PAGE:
Driving Changes

Individuals can decrease their carbon footprints through better driving habits.

  • Reduce the number of miles you drive your personal automobile by making use of public transportation, or by biking and walking. The added benefit here is that, with gasoline prices breaking the bank and leaving our wallets empty, you'll save a bit of money.
  • Decrease the amount of gas you're using by keeping up with car maintenance, keeping tire's aired up properly, and not leaving your car idling.

Changes in Shopping Habits

A few simple changes in your shopping habits can also be helpful for the environment.

  • Combine errands whenever possible. This uses less gas, and it saves a bit of time too.
  • Purchase products with packaging that has minimal impact on the environment. Examples are buying laundry detergent in biodegradable boxes rather than plastic bottles, purchasing refillable bottles with large quantity refills, and toys in packages without all that molded plastic.
  • Ask for paper bags at the grocery store rather than plastic bags. The plastic bags are not biodegradable, and you end up with so many of them, there's no way they can do anything but take up landfill space.
  • Buy fresh meat and produce whenever possible. You'll end up with less non-biodegradable packaging to get rid of, and you won't be digesting all those preservatives.

Community-wide Changes

Communities can also play their part in reducing global warming.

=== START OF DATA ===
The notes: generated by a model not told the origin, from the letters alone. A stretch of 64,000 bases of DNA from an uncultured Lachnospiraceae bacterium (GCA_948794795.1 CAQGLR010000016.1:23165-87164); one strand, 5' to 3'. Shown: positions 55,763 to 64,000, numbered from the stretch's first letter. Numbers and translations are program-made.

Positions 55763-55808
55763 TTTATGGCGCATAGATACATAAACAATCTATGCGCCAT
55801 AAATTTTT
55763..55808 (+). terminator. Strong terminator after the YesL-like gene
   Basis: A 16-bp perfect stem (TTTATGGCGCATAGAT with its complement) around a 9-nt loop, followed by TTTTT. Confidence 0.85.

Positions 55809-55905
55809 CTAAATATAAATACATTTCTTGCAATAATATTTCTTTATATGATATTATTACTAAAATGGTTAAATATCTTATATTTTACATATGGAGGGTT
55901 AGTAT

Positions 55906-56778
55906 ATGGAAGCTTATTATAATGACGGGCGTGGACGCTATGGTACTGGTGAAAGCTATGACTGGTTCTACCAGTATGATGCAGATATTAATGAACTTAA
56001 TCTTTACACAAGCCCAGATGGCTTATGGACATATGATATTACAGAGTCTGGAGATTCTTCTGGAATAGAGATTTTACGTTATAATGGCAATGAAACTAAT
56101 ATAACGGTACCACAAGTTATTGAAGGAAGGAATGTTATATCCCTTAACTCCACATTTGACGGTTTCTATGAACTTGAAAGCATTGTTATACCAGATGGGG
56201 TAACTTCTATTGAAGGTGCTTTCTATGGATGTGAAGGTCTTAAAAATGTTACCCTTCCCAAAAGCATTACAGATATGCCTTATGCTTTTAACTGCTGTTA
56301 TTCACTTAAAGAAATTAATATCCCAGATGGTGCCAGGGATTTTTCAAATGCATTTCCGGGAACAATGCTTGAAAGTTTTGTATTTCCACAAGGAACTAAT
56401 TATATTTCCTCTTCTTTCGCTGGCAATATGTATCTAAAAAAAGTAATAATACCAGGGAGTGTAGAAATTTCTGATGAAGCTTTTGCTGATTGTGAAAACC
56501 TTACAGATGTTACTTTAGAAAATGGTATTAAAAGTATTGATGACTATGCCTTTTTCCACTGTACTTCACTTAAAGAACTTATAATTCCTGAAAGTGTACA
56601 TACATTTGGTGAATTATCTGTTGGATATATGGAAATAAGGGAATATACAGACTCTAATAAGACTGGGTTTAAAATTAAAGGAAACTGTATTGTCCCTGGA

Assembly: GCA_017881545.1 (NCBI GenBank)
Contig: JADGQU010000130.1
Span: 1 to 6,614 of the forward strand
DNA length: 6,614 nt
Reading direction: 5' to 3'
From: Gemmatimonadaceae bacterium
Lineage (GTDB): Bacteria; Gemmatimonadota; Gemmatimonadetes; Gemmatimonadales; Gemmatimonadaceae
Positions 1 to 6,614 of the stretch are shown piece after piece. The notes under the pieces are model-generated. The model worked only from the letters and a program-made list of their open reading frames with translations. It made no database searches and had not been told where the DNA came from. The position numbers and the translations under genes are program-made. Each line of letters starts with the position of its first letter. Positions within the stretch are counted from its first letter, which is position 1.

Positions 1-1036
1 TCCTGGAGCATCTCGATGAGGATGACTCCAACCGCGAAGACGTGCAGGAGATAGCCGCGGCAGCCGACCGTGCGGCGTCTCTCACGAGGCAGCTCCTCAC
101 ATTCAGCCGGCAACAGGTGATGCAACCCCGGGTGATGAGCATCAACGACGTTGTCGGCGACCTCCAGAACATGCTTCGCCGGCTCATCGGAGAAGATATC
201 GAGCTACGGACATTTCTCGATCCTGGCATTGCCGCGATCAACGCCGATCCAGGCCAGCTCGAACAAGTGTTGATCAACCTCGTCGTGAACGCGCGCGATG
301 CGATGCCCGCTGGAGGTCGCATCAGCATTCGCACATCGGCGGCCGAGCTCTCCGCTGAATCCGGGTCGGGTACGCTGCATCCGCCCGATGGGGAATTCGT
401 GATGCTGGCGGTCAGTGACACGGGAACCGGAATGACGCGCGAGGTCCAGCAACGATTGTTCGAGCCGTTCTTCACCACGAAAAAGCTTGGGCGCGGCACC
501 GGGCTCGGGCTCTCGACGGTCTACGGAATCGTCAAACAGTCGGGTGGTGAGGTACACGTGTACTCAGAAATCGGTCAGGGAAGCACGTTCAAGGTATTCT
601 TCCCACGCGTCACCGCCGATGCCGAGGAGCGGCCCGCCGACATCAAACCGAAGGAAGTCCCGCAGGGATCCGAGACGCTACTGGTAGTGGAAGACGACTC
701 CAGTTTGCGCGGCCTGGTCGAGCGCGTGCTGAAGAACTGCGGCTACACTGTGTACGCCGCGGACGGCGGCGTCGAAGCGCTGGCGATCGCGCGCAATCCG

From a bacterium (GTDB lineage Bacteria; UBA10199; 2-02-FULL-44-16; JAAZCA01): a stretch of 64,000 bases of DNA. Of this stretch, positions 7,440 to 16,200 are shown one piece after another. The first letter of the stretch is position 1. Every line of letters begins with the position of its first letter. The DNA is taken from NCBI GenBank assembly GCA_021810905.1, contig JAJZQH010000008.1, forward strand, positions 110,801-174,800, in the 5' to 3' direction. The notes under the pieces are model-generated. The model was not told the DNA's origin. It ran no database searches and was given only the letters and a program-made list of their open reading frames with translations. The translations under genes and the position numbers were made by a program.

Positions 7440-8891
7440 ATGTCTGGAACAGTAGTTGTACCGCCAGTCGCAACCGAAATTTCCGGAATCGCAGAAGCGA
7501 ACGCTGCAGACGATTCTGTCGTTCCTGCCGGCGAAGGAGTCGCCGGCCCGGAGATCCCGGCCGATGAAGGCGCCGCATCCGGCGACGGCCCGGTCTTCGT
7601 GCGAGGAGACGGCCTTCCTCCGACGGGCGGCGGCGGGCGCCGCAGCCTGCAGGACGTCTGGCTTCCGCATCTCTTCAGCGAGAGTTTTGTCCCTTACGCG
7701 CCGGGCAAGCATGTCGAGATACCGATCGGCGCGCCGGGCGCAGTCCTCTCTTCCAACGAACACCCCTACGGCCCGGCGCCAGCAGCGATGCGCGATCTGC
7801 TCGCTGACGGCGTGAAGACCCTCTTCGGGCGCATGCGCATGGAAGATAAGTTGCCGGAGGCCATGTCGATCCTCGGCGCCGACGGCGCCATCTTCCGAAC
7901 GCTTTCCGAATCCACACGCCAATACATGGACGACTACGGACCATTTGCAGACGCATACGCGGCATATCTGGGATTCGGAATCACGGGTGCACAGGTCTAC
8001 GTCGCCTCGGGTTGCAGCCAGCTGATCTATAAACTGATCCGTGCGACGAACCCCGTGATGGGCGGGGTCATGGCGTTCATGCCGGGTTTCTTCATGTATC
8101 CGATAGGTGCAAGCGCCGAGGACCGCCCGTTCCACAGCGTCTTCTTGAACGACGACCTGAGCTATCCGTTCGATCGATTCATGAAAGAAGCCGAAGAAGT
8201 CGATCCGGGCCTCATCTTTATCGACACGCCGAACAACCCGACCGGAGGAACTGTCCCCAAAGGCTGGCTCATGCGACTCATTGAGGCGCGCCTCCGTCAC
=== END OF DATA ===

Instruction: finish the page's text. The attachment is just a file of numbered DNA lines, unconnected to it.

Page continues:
• Plant trees to replace all those removed for home and building construction and the trees lost to make paper.
  • Support efforts to reduce coal, oil and natural gas use or to replace it with renewable energy. Besides reducing the world's carbon footprint, it costs less to produce, which should lower energy costs.
  • Quit filling up the landfills with non-biodegradable goods and products. Reduce. Reuse. Recycle.

References

Global Warming Facts. Top Fifty Things to Do to Stop Global Warming.

http://globalwarming-facts.info/assets/files/50-tips.pdf


Do Something. Action Tips --- Ways You Can Stop Global Warming.

http://www.dosomething.org/actnow/actionguide/27-things-you-can-do-stop-global-warming


Stop Global Warming. Take Action.

http://www.stopglobalwarming.org/take-action/action-items/


LED Lights. Tips to Stop Global Warming.

http://www.ledlights.org/Global-Warming/Tips-to-Stop-Global-Warming.html


World Environmental Organization. 100 Top Climate Change Sites.

http://www.world.org/weo/climate


National Geographic. Global Warming.

http://environment.nationalgeographic.com/environment/global-warming/?source=NavEnvGlobal


Environmental Defense Fund. What You Can Do.

http://fightglobalwarming.com/page.cfm?tagID=135

Comments

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    • Daffy Duck profile image

      Daffy Duck 

      6 years ago from Cornelius, Oregon

      You mentioned asking for paper bags. I don't know what they would accept where you live, but where I live you can put plastic bags in your recycle bin. I also like to use them as garbage bags. I have a small trash bin that they fit perfectly in. If one has a hole double it up with one that doesn't.

      Useful, interesting!